- Saturday Tsubasacon Cosplay Contest and Skits
- A Super Cosplaying Saturday Afternoon at Tsubasacon
- Detroit man sentenced to 10 years; Huntington drug dealer sentenced to over three years
- Elsa from Frozen Made a Cameo Appearance Leading Huntington Parade, Visits Eastgate Mall Saturday in Cincy IMAGES
- Affrilachian Poet Crystal Good Next on City Hall Lecture Series
- Batman and Batgirl Visit Marquee Pullman with friends for "Lego Batman" debut
- Flashback Series Continues at Marquee
- Huntington's McElroy Brothers Celebrate Series Debut
- Film Submissions Open for NYC Horror Fest
- Mayor Williams Asks Rader be Appointed Fire Chief
OP-ED: Jean Valjean, Meet Lance Armstrong
I am disappointed with the interaction of many of today’s professional athletes with the fans. I am appalled that many families fear going to the Arena, Stadium, or Ball Park to enjoy an event.
I do not approve of cheating in order to win… either by intentional bad calls, or the use of performance enhancing drugs. But most of all I am disappointed in the media who many times elevate an athlete to hero status, only to viciously tear him down.
I have studied the landscape and I see how there is a prevalent move to keep Roger Clemens out of the Hall of Fame even though he is more worthy than 90 percent of the members already enshrined. Roger, it is insinuated, took PED. I do not know whether he did, or didn’t. However, there are two things I do know.
First, those standing in judgment probably never pitched, or for that matter, even thrown a baseball professionally. Or the lack of Hall of Fame support for Mark McGwire. Is he guilty of taking Steroids? His guilt has never been proven. Second, are we going to see another “Witch Hunt” as with Lance Armstrong?
It reminds me of the great 19th Century book by Victor Hugo, “Les Miserables”. Jean Valjean was convicted of trumped up charges and by testimony attributed to his peers. Valjean was sent to the infamous prison Bagne of Toulon on an island in the Mediterranean.
Valjean escaped and became a pillar of society, doing much good. Later, it was found that he had had been wrongly sentenced and was pardoned.
However, Inspector Javert -- who had originally been instrumental in Valjean’s capture -- would not hear of his innocence and continued to pursue him.
Now in the 21st Century, Travis Tygart, the CEO of the USADA could easily be mistaken for Inspector Javert. Even though after two years the United States Justice Department found no evidence of Lance Armstrong’s misdeeds. Yet, through persistence and peer pressure, he was able to bring down Lance, (in this case Valjean). In the world of sport and in the eyes of millions of people.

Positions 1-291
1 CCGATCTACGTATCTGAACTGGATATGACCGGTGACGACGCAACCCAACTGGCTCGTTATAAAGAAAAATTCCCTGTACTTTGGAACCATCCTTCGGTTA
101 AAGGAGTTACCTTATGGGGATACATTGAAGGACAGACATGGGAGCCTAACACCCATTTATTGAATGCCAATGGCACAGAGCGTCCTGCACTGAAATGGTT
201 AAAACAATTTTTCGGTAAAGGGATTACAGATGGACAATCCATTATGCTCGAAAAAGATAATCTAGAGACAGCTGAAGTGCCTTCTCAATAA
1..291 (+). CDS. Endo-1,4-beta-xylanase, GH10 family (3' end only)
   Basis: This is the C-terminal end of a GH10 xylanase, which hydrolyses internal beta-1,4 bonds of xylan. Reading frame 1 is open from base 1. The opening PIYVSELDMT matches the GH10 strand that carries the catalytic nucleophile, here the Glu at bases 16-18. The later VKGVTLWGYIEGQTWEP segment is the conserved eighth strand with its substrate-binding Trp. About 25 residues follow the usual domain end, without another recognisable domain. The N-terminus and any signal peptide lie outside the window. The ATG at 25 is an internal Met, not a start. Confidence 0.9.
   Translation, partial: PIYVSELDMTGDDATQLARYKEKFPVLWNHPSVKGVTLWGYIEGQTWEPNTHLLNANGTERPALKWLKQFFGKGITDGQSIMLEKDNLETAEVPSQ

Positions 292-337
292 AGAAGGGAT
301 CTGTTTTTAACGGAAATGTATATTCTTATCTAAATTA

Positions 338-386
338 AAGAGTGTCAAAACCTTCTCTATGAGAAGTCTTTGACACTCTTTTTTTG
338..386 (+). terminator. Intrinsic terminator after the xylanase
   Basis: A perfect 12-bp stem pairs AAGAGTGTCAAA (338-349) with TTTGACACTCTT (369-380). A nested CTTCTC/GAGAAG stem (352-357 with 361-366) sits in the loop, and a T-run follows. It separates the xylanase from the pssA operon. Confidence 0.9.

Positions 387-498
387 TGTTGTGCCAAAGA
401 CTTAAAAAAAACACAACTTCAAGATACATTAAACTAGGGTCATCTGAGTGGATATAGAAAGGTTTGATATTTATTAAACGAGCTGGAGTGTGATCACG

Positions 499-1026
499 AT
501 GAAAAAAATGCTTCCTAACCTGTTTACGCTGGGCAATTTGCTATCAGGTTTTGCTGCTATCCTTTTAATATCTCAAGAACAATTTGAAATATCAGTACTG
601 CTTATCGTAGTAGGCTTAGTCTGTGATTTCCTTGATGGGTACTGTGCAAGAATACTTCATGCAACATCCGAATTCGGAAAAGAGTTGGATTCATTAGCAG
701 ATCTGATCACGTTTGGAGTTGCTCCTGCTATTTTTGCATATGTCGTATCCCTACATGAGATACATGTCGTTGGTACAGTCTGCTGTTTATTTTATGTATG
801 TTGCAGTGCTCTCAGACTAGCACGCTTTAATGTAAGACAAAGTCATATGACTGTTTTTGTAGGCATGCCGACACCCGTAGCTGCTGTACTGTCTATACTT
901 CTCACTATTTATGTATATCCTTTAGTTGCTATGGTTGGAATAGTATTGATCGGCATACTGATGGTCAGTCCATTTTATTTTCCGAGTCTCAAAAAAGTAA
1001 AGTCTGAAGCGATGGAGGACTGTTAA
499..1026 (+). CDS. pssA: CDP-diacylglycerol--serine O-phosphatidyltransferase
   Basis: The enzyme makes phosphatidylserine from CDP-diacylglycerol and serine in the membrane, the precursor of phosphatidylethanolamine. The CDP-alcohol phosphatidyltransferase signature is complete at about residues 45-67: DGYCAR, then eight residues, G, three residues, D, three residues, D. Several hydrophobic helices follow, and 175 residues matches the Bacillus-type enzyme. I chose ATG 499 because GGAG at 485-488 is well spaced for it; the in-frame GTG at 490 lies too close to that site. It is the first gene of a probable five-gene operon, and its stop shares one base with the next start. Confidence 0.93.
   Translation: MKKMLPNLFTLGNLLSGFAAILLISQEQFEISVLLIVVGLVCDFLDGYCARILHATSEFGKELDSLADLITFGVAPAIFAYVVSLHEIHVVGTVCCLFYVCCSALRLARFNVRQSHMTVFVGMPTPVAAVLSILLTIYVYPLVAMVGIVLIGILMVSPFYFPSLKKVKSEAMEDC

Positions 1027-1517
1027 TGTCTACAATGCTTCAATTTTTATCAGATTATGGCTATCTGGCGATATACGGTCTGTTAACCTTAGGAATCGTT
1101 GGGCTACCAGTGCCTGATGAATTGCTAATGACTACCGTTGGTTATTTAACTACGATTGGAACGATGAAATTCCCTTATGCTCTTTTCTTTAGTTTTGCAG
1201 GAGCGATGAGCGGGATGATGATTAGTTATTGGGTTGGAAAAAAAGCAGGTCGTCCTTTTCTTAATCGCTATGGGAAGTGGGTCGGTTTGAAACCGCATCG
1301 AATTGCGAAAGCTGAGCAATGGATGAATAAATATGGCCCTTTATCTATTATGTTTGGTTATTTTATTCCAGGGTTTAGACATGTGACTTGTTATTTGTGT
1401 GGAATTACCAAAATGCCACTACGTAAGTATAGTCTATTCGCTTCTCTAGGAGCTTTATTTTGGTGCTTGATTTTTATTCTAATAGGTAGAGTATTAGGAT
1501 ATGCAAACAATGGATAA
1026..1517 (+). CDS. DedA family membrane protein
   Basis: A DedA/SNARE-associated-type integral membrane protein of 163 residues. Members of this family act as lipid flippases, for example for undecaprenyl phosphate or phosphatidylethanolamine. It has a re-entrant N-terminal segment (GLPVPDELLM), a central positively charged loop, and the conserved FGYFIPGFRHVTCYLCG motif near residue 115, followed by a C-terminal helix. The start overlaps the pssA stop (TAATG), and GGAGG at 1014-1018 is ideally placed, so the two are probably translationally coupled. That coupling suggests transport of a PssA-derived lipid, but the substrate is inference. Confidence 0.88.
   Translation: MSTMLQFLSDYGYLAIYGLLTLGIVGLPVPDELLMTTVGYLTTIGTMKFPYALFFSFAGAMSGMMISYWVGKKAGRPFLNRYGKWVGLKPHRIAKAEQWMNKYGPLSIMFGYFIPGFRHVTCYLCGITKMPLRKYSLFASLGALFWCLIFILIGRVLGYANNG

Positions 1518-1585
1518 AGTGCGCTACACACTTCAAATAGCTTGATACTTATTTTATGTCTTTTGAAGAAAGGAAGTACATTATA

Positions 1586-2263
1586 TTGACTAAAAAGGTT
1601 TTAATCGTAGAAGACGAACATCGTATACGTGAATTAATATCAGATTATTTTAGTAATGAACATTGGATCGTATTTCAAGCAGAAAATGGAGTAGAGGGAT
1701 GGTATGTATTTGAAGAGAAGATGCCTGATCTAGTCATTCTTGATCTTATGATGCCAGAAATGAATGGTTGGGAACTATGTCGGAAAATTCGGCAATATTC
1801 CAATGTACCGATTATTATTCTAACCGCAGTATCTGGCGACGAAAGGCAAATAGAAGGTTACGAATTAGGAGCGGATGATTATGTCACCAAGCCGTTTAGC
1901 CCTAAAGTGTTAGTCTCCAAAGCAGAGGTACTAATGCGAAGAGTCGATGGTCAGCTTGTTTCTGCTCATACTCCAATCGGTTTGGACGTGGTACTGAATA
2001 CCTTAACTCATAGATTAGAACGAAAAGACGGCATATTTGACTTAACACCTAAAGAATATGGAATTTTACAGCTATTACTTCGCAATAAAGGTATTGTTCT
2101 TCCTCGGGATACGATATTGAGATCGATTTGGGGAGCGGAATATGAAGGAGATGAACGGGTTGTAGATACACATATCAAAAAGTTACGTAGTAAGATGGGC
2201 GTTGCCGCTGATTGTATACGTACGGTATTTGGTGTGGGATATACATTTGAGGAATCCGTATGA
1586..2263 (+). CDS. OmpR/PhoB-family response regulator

What a miscarriage of justice and shabby treatment of a man who has given so much! Let’s assume he did what he was accused of. Accepting that fact, we cannot and must not overlook the good he did with the celebrity he was given.
In preparation for this article, I read many reports mostly from oncologists connected with some of America’s great cancer Hospitals, among them, M.D. Anderson, Houston; Sloan-Kettering, New York; Johns Hopkins, Baltimore, Maryland and Mayo Clinic, Minnesota.
While doing my research, my cousin Martha Birnbaum from Boston sent me an article that mirrors what other oncologists told me. Writing for the Boston Globe Magazine, Dr. Lawrence Shulman, chief of staff of Dana-Farber Cancer Institute wrote:
“ In the light of recent events surrounding Lance Armstrong’s cycling career, some people may be questioning whether they can still see him as a hero. They can! Lance --- and the Lance Armstrong Foundation --- have an unrivalled commitment to improving the lives of Cancer Patients in the United States and around the world. The Foundation has raised over half a billion dollars for cancer research."
No other athlete in the history of the world, or for that matter, many men have had a greater impact for good than Lance Armstrong.
Now, here’s the rub! The Foundation he founded has walked away from him feeling he has been tainted. Sponsors have left him and most appalling of all, some well-known contributors have asked for their donations back.
So, who is the real villain… Valjean, or Javert?
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Sheldon Arthur "Shelly" Saltman's 50-plus year career in sports includes being the first president of Fox Sports, running the LA office for Mark McCormack, and creator of the bicycle race Tour de California. Saltman was born Aug.17, 1931 in Boston, MA.
But in the eyes of the general public he is perhaps best known as the man that Evel Knievel tried to beat to death with a baseball bat.
Shelly has created, written, and produced shows for television such as Pro-Fan, Challenge of the NFL Cheerleaders (an early “reality” show), and the movie "Ring of Passion" about the fights between American boxer Joe Louis and German champion Max Schmeling in the years leading up to World War II. Shelly is also the author of various books including EVEL KNIEVEL ON TOUR by Sheldon Saltman with Maury Green (1977 / Dell Publishing) and FEAR NO EVEL: An Insider’s Look At Hollywood as told to Thomas Lyons by Shelly Saltman (January 2007 / We Publish Books).